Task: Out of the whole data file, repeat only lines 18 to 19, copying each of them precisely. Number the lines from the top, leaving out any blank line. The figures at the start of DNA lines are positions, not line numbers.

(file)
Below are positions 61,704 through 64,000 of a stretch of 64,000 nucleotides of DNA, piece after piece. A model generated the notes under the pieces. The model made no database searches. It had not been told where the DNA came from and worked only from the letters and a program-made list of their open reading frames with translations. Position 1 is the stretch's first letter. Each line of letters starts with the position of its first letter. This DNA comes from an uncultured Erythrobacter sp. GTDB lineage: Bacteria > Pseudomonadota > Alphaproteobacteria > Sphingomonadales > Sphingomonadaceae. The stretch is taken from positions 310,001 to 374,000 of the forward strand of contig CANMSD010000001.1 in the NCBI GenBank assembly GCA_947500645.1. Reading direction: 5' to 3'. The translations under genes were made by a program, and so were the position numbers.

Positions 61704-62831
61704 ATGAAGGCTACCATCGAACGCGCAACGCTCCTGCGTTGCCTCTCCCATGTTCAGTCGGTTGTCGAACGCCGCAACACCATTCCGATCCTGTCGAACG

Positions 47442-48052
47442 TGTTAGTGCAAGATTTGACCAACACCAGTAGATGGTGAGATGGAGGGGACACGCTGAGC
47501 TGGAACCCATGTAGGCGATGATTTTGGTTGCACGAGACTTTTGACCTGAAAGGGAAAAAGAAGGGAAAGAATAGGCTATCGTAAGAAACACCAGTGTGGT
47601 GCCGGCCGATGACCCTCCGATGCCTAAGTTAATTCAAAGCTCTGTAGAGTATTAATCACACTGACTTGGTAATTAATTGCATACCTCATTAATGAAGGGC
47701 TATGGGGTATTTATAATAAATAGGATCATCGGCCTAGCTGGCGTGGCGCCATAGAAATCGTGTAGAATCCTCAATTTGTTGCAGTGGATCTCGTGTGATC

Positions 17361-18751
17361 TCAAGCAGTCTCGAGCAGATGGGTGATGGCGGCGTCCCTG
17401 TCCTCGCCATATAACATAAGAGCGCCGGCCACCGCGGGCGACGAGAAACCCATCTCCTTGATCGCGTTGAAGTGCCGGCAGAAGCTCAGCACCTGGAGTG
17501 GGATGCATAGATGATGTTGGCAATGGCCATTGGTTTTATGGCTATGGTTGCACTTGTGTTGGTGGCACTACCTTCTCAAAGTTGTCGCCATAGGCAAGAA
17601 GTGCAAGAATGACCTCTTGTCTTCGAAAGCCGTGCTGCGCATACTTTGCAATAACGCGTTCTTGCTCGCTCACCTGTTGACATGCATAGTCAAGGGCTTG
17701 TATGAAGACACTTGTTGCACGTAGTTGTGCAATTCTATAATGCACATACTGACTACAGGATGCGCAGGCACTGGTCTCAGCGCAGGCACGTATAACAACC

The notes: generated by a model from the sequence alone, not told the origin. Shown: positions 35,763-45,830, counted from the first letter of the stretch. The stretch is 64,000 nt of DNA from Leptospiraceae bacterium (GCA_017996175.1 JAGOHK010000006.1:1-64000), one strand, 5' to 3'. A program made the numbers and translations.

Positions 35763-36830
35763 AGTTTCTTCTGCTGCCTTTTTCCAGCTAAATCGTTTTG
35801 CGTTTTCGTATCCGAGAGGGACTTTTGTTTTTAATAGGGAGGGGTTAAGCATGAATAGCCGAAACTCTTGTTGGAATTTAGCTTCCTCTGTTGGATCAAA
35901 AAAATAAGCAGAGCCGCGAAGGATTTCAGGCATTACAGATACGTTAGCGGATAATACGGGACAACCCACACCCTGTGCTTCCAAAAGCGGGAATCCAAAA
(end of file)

35801 CGTTTTCGTATCCGAGAGGGACTTTTGTTTTTAATAGGGAGGGGTTAAGCATGAATAGCCGAAACTCTTGTTGGAATTTAGCTTCCTCTGTTGGATCAAA
35901 AAAATAAGCAGAGCCGCGAAGGATTTCAGGCATTACAGATACGTTAGCGGATAATACGGGACAACCCACACCCTGTGCTTCCAAAAGCGGGAATCCAAAA